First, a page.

It’s never a good idea to walk into a live event hoping (but not knowing) your webcasting technology will perform reliably. A recent survey says that 51 percent of streaming video viewers cited buffering issues as the number one technical problem, but these are also the easiest ones to avoid. Some enterprise video vendors will gladly assist in performing a load test or simulation to identify potential bottlenecks before going live. Combine this with an intelligent video delivery network that adjusts to real-time network conditions, and your next live event will go off without a hitch. 

Post webcast 

9. Anticipate demand for on demand viewing  

It’s nearly impossible to plan an event that is ideally suited for everyone’s schedule, so providing on-demand viewing options is the most effective way to push your event reach toward the goal of 100%. Wrapping your live event recording in metadata, then making it accessible through your company’s internal repository, is a critical step in the post-event engagement process. So is regularly promoting the on-demand asset via email, and through whatever social sharing tools your company leverages—SharePoint, Yammer, Jive, Slack or the dozens of other tools organisations are using to drive engagement. 

10. Collect post-event feedback  

The right enterprise video platform will tell you a great deal about the engagement of your event—such as global reach, how long employees participated and who engaged in Q&A. But a basic post-event survey can add a great deal of colour around effectiveness of message as well. A simple post-event questionnaire can help your team drill down to the key question “did the audience understand the message?” And if executed correctly, we have seen companies achieve employee understanding of the corporate message in the 69% to 83% range following a live video event.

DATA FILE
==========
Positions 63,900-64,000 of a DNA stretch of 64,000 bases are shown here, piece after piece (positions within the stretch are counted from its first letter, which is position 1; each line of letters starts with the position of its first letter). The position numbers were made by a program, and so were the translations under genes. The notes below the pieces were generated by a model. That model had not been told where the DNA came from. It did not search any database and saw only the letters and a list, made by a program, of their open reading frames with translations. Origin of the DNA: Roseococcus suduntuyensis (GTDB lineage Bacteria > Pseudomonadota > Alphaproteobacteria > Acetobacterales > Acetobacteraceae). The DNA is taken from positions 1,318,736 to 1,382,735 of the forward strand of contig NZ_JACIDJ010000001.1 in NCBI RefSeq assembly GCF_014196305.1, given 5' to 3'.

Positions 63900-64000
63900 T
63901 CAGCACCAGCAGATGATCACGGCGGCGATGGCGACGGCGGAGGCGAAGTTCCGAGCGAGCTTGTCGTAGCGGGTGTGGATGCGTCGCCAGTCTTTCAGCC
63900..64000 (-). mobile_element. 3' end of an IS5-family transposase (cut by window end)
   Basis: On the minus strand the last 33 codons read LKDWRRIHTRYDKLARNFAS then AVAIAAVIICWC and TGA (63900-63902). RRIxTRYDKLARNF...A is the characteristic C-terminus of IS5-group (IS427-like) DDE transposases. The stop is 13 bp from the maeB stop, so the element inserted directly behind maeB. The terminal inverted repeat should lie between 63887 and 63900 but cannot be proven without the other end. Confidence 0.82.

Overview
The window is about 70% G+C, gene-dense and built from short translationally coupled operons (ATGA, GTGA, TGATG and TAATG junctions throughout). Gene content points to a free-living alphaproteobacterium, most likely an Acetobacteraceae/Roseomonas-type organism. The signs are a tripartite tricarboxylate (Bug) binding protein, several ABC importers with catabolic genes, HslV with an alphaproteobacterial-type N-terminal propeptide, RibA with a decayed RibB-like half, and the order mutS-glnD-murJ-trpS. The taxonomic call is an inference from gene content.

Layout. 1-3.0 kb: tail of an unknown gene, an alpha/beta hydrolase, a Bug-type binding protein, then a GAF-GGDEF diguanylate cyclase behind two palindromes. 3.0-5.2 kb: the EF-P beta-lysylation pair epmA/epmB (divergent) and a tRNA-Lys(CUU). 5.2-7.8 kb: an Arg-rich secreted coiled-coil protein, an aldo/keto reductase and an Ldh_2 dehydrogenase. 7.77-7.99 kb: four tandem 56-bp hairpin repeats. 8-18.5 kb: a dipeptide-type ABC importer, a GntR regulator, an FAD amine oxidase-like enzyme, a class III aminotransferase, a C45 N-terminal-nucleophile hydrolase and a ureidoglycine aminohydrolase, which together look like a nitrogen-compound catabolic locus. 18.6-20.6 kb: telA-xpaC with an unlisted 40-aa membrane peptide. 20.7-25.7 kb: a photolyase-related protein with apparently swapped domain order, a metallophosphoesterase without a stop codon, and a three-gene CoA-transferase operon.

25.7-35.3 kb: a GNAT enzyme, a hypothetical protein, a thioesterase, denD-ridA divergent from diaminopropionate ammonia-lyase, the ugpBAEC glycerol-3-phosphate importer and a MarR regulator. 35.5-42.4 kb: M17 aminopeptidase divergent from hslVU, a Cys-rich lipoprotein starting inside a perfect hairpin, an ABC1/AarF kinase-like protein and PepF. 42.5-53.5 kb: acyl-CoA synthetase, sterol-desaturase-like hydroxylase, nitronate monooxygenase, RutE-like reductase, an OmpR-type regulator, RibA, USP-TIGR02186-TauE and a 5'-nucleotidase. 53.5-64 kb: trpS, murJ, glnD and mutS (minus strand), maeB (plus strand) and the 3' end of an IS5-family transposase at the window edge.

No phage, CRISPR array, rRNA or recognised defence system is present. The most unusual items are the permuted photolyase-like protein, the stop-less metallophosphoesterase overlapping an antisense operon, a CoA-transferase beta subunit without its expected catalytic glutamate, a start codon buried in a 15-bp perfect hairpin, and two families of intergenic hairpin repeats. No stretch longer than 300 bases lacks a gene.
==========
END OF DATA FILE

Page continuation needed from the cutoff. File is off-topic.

11. Send a follow-up message to attendees  

Silence after a big all-hands CEO webcast can leave a vacuum. That’s why a follow-up note—or better yet, a video—is crucial for driving continued engagement. Underscore the main message, share positive feedback and acknowledge what the executive also learned in the exchange. The follow-up message is a powerful way for an executive to demonstrate accountability, as well a great opportunity to provide answers to questions the speaker was not able to address during the live event. Also consider reiterating action items and sharing positive outcomes, to demonstrate the event made a true difference in the work environment. 


Hopefully these ideas help you nail your next CEO webcast and improve each employee’s understanding and connection with the organisation’s mission. An enterprise video platform plays in important role in executive communications.

Paul Herdman, Vice President of Qumu (opens in new tab) EMEA 

Image Credit: / Shutterstock

Paul Herdman has been Vice President of Qumu EMEA since he joined in 2015. He brings 20 years of experience in senior sales positions, primarily within the software industry.